[Note to readers: The following is a work of fiction.]
I am indebted to an Ottawa-area dry-cleaner for what you are about to read. Select pages of what appears to be a draft of the Nov. 22 speech from the throne were found in the breast pocket of a suit jacket. Through a circuitous route, these pages — the section dealing with climate — have come into my possession, and I share them with you now...
Honourable Senators, Members of the House of Commons, Ladies and Gentlemen:
Just over a week ago, the world gathered in Glasgow, Scotland, for the 26th United Nations conference on climate change. Progress was made. The world is starting to mobilize. National commitments, including Canada’s, to reduce greenhouse gases got us closer to keeping global temperature rise to a safe level.
But not close enough. Not by a long shot. More and faster action is needed.
What if Canada took on climate change with the same intensity it rallied to face COVID-19? Here's what the prime minister might tell us, writes Seth Klein. #canpoli #ClimatePolicy #JustTransition
This past summer has been a wake-up call for us all.
First it was the extreme heat in British Columbia that shattered temperature records and robbed us of almost 600 of our fellow citizens in less than a week. That June heat dome was the most deadly weather event in Canadian history, and we grieve for those who lost loved ones.
That was followed by hundreds of wildfires, forcing the evacuation of thousands from their homes, and burning the entire town of Lytton to the ground. Elsewhere in the country it was flooding and drought and punishing storms.
This past August, just days before Parliament was dissolved for the federal election, the Intergovernmental Panel on Climate Change, in a report authored by more than 200 of the world’s top climate scientists, issued yet another dire warning that our civilization is living on borrowed time.
It is the sacred duty of any good government to heed these “Code Red” alerts. The futures of your children and grandchildren require that we do so.
It is our obligation as a government to be forthright with you. More heat dome events, fires, floods, hurricanes, and food and water system disruptions are coming.
It is also our responsibility to do everything in our power to protect you and your children from harm. And we invite all of you — in this room and across the land — to join in this historic task.
For the last 20 months, Canadians have rallied to confront the COVID crisis. Now we must face down the next emergency. And I know we can.
Canadians have heard our commitments to reduce greenhouse gas emissions by 40-45 per cent by 2030, and to achieve net-zero emissions by 2050.
But our youth have replied to such promises with the rejoinder that all they hear is “blah, blah, blah.”
Sadly, their distrust is not misplaced. Governments have been making and breaking climate pledges since the early 1990s. But, so far, Canada has yet to bend the curve on its carbon pollution.
And so, we say to young people today, “We know that 2030 targets won’t cut it. We understand that we need to do the heavy lifting now to reach these goals. And we seek to be held accountable for progress within the life of this minority government.”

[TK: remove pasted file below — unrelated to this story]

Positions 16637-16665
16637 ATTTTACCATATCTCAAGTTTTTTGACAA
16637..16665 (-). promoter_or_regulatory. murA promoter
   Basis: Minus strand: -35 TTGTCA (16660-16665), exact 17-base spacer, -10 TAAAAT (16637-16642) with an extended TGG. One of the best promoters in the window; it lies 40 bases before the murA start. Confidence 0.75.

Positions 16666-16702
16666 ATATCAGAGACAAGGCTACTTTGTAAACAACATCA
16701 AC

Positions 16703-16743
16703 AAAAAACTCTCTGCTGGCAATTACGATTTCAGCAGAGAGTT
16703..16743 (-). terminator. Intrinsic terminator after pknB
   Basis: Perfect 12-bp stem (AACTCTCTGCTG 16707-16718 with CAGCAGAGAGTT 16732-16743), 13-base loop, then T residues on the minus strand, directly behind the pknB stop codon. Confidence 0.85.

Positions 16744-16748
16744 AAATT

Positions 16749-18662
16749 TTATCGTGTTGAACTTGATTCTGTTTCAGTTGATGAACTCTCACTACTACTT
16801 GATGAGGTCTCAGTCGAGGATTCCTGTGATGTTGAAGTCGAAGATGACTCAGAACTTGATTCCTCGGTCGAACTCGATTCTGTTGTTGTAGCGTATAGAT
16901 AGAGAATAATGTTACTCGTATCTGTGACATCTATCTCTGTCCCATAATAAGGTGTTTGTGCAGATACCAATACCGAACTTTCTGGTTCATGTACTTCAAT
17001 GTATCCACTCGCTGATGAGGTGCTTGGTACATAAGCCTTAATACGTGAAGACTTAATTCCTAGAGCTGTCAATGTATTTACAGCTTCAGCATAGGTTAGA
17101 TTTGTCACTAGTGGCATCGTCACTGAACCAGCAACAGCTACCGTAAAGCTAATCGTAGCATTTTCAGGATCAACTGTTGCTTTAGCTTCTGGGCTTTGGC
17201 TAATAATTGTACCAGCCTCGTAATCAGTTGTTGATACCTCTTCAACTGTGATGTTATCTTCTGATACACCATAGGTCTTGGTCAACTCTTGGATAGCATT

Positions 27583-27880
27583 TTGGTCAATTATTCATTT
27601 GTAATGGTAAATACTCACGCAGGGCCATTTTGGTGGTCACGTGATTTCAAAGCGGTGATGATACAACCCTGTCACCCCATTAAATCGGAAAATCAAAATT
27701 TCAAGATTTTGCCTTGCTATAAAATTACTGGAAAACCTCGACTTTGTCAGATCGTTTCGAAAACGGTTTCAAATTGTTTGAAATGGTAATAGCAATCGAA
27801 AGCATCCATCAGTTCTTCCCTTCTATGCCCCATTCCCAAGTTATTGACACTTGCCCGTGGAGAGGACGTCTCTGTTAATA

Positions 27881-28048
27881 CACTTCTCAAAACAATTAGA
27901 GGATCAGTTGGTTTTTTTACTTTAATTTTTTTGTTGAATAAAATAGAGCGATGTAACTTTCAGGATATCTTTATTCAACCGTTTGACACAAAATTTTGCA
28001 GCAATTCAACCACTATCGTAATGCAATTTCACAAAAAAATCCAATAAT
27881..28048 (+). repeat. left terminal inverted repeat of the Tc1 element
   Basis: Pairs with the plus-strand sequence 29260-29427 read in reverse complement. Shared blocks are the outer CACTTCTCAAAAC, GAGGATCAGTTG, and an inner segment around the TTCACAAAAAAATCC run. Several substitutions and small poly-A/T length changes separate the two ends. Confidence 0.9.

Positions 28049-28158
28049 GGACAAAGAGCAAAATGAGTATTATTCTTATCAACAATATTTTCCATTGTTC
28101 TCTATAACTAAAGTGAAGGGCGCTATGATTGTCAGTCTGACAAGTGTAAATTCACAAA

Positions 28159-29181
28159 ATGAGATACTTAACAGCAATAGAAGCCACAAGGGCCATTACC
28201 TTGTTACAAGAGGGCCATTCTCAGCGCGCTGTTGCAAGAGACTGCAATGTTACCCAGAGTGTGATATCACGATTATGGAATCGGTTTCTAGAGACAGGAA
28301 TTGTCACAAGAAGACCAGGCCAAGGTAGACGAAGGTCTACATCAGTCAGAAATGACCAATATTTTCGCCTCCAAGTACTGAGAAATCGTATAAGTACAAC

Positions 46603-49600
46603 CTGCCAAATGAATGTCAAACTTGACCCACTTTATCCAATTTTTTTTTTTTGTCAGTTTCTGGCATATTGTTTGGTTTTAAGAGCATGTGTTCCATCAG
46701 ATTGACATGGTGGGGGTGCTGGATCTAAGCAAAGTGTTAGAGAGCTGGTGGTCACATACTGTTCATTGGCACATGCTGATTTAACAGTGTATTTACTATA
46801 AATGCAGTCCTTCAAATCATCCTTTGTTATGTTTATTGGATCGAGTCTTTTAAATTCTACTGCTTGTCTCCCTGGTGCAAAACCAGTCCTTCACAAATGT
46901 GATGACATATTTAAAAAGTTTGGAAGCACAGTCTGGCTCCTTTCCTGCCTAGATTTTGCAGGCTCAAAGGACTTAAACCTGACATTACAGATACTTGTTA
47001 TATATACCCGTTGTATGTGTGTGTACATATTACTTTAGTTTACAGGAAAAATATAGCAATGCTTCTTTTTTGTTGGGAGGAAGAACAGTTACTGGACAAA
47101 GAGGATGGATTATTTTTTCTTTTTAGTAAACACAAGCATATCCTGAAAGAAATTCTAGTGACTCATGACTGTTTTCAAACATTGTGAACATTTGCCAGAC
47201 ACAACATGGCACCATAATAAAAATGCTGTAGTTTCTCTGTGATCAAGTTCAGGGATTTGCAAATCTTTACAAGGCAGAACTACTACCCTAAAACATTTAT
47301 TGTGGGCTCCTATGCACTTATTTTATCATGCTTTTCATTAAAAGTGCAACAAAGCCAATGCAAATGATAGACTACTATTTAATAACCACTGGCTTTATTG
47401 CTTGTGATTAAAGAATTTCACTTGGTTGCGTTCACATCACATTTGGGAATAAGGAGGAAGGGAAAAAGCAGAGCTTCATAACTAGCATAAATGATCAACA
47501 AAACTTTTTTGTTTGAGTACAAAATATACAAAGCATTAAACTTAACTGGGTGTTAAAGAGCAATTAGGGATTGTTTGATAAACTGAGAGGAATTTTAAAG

How shall we do that? I have tasked the minister of Finance, the president of the Treasury Board, the minister of Environment and Climate Change, and the minister of Natural Resources to develop a system for national and sectoral carbon budgets that decline each and every year for every major sector, including the oil and gas sector.
By setting annual carbon budgets that decline each year, we will ensure progress — not at the back end of this decade, when many in this chamber will have exited the political stage — but every year you entrust us to serve. Budgets matter. They are the core annual policy of any government. They guide how governments function.
Once a budget is set, the full architecture and machinery of government is designed to ensure its delivery and accountability — a legislative committee consults the public; inter-governmental meetings seek agreement with the provinces, territories and Indigenous Nations; the Treasury Board ensures ministerial budgets are adhered to; the auditor general ensures money is well spent; and the Parliamentary budget officer ensures our plans align with evidence-based projections – all these mechanisms exist to ensure budgets are properly set and followed. That's what we now need for our climate goals, to move them from notional to real. And that is what your government will do.
Because the faster we move on this task of our lives, the better our chances to keep the world safe for our children and grandchildren.
No new fossil fuel infrastructure
Last May, the International Energy Agency — long the world’s foremost authority on energy issues — declared that, if we are to keep global temperature rise to a safe level, all new fossil fuel developments and all new fossil fuel infrastructure needs to stop as of now. The IEA repeated this clear call just ahead of the UN climate meeting in Glasgow.
Given this, as the government of Quebec boldly did on Oct. 19, your federal government is declaring an end to new fossil fuel extraction.